Saturday, May 25, 2024


Rather a sour-looking morning I thought to myself as I peered out the window listening to rain pattering on our roof.  With a Walmart prescription to drop off and one to pick up, Pheebs and were soon on our way.  And it was cool enough that we had to put a touch of heat on in the Jeep.  Our usual harbor run and a quick stop at Wallyworld and the Canadian Tire store for a new weed whacker and pedestal fan before heading home in pouring rain.  Skies began clearing in the early afternoon.  And, there went another day......... 


Al's Music Box:)) I Fall To Pieces is a song written by Hank Cochran and Harlan Howard that was originally recorded by Patsy Cline. Released as a single in 1961 via Decca Recordsit topped the country charts, crossed over onto the pop charts, and became among Cline's biggest hits. Cline was initially reluctant to record "I Fall to Pieces" and believed its production (produced by Owen Bradley) lacked enough country instrumentation for her liking. Eventually, Cline recorded the song with the encouragement of her producer.  After being released, "I Fall to Pieces" did not receive initial airplay. However, through targeted promotional efforts, the song was brought to the attention of several disc jockeys who began playing the track. As the song ascended to the top of the country charts, Cline was injured in a near-fatal car accident. When the song reached its peak position, she was recovering from her injuries in the hospital and was unable to perform the track for several months. "I Fall to Pieces" was later released on Cline's second studio album, Showcase (1961).  "I Fall to Pieces" has since been considered a country music standard. It has received recognition from several major music associations, including the Recording Industry Association of America, Country Music Television, and Rolling Stone. Hank Cochran and Harlan Howard met in California and became songwriting partners. One night, Cochran was mulling over song ideas, when he thought of a title, "I Fall to Pieces". Cochran met with Howard at his house the next day, where they finished writing the song. The demonstration version of the song was recorded at Pamper Music in Goodlettsville, Tennessee, by Howard's wife, Country singer Jan Howard. Harlan Howard pitched the song to Decca producer Bradley, who tried to find the right artist to record it. The song was turned down numerous times, first by Brenda Lee, who found the song "Too Country" for her pop style. Bradley then asked rising Country star Roy Drusky to record it, but he turned it down, stating that it was not a man's song.  Patsy Cline was in the hallway and overheard his argument with Bradley, and asked if she could record it, instead. Bradley then accepted her offer.  However, when Cline began recording the song a few weeks later in November 1960, she had second thoughts about it, especially after she discovered that the popular Nashville background singer group, The Jordanaires, would serve as the support vocalists. Cline was afraid The Jordanaires would drown out her sound, and as a result, she was not very friendly upon meeting them for the first time, according to Jordanaire member Gordon Stoker, Cline also felt that the Pop ballad style Bradley wanted it recorded in did not suit her own style, but Bradley was trying to make the song appeal to the Pop market, an idea that Cline rejected.  The session musicians were also having trouble in the studio with the song. Composer Harlan Howard related,  On the night of the session, we absolutely did NOT want to do the standard 4:4 shuffle that had by then been done to death. We were trying all kinds of other (basic rhythm) combinations, but they all just laid there and bled all over the floor. So, it had to be the shuffle then, like it or not. But the amazing thing was, once Patsy got into the groove, she just caressed those lyrics and that melody so tenderly that it was just like satin. We knew we had magic in the can when, on the fourth take, every grown man in that studio was bawling like a baby and Bradley said `That's the one'.  After listening to the playback afterward, Cline realized that Bradley was right about the torch songs and she ended up liking the track, stating that she finally found her own identity.  Subsequently, The Jordanaires became fast friends and part of Cline's inner circle.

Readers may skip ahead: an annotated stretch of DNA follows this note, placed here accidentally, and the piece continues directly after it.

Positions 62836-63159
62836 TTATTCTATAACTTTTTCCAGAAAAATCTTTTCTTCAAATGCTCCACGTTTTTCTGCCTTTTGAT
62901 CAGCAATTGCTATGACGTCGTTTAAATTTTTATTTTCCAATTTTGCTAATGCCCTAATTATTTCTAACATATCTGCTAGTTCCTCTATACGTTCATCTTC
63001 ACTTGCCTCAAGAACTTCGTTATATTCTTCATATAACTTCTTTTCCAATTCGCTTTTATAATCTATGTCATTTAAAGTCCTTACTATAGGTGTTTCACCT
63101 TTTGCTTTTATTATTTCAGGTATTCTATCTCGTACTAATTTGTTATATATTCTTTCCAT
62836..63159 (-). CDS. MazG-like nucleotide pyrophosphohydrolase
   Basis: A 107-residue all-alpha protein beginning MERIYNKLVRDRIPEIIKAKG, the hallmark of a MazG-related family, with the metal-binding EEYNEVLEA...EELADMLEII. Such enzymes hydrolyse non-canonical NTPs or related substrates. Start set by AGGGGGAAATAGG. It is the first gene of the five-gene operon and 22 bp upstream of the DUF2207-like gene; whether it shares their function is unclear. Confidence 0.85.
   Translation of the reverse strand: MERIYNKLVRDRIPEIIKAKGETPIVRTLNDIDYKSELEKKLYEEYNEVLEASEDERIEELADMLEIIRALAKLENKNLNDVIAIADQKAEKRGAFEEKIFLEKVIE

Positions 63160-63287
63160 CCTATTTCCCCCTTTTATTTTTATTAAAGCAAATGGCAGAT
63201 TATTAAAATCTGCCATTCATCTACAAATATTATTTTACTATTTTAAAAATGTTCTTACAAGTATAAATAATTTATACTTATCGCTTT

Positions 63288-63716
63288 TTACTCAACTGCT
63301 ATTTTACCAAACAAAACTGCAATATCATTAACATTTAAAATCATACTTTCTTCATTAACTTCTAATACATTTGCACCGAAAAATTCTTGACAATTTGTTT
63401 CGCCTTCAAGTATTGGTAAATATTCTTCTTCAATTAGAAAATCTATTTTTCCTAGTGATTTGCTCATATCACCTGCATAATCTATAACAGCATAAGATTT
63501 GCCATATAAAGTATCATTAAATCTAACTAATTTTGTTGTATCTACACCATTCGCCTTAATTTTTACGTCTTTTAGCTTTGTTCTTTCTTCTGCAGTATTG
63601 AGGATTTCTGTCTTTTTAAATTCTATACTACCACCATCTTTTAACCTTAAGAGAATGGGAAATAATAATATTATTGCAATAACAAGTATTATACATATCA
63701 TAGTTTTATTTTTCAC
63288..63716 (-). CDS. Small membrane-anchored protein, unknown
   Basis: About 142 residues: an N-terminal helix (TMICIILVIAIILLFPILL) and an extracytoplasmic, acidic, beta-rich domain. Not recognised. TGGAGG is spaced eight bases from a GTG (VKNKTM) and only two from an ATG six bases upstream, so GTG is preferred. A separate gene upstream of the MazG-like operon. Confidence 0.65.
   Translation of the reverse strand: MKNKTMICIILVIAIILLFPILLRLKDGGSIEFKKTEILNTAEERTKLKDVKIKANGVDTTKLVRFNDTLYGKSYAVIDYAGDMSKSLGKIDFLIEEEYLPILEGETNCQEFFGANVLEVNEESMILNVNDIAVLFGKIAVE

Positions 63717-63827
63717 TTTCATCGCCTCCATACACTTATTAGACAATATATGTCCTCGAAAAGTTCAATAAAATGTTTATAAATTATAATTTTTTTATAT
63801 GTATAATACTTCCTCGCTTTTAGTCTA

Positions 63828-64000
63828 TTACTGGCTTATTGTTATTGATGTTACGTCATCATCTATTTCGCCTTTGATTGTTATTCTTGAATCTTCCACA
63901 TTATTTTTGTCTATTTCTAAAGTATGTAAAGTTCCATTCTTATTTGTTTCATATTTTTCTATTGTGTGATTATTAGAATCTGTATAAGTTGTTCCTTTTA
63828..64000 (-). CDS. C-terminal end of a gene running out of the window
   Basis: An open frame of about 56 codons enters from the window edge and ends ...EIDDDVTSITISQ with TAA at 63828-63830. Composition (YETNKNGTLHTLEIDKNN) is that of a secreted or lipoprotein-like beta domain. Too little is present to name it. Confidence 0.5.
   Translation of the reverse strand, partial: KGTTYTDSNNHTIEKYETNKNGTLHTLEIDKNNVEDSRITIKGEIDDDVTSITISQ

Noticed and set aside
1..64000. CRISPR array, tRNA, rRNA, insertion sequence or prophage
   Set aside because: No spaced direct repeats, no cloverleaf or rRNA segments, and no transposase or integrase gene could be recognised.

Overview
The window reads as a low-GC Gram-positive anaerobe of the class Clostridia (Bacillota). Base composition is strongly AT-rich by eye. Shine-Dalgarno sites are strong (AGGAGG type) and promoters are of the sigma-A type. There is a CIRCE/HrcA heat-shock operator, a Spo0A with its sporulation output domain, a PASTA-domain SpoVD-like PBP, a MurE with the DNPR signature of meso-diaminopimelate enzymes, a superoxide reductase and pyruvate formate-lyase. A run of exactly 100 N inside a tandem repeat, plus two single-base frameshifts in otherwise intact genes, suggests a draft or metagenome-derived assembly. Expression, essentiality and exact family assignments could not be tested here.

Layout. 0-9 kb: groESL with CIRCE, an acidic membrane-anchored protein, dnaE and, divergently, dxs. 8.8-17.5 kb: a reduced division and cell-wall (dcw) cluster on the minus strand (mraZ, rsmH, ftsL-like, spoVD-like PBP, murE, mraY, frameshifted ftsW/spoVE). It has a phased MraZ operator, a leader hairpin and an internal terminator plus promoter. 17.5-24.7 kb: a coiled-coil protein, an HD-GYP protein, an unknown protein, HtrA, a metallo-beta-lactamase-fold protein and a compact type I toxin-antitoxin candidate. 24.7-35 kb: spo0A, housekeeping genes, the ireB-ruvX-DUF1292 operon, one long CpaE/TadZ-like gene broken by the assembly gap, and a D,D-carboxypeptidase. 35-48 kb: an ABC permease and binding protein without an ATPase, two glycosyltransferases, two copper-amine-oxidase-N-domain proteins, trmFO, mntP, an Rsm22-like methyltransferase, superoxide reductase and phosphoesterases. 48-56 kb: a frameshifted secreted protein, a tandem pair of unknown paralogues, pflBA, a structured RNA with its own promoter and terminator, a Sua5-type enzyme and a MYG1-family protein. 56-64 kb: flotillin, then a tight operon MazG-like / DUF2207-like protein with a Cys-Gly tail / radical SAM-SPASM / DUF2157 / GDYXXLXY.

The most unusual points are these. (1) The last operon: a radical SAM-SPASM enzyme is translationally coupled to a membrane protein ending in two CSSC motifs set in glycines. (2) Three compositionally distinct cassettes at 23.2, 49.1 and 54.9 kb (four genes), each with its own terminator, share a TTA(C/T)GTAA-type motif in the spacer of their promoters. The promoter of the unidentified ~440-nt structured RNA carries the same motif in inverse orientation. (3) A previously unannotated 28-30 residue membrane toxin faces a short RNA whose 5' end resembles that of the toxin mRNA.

GROANER'S CORNER:((  On the Listening Tour, a prominent politician was pleased and proud that the local sandwich shop in a town he was visiting had named a sandwich after him.  He was somewhat less pleased after he found out what was in it.  "Mostly baloney," said the proprietor.


While creating wives, God promised man that good and obedient wives would be found in all corners of the world.  Unfortunately, he then made the earth round.

A pig and a chicken were walking by a church where a charity event was taking place. Getting caught up in the atmosphere, the pig suggested to the chicken that they each make an offering.  “Great idea!” the chicken replied. “Let's offer them ham and eggs!”  “Not so fast,” said the pig. “For you, that's an offering. For me, it's a sacrifice.”


Q: How many country & western singers does it take to change a lightbulb?
A: Four. One to change it, one to sing about how heartbroken he is at the loss of the old one, one to sing about how madly in love she is with the new one, and one to go "Yeeeee-Hah !" and throw his hat in the air.


An airline stewardess was giving the standard safety briefing to the passengers. She had just finished saying 'In the event of a water landing, your seat cushion may be used as a flotation device,' when a man remarked, "Hey! If the plane can't fly, why should I believe the seat can float?"


1 comment:

  1. After getting errands done I'm glad you, Pheebs and Kelly have a warm dry home to be together in.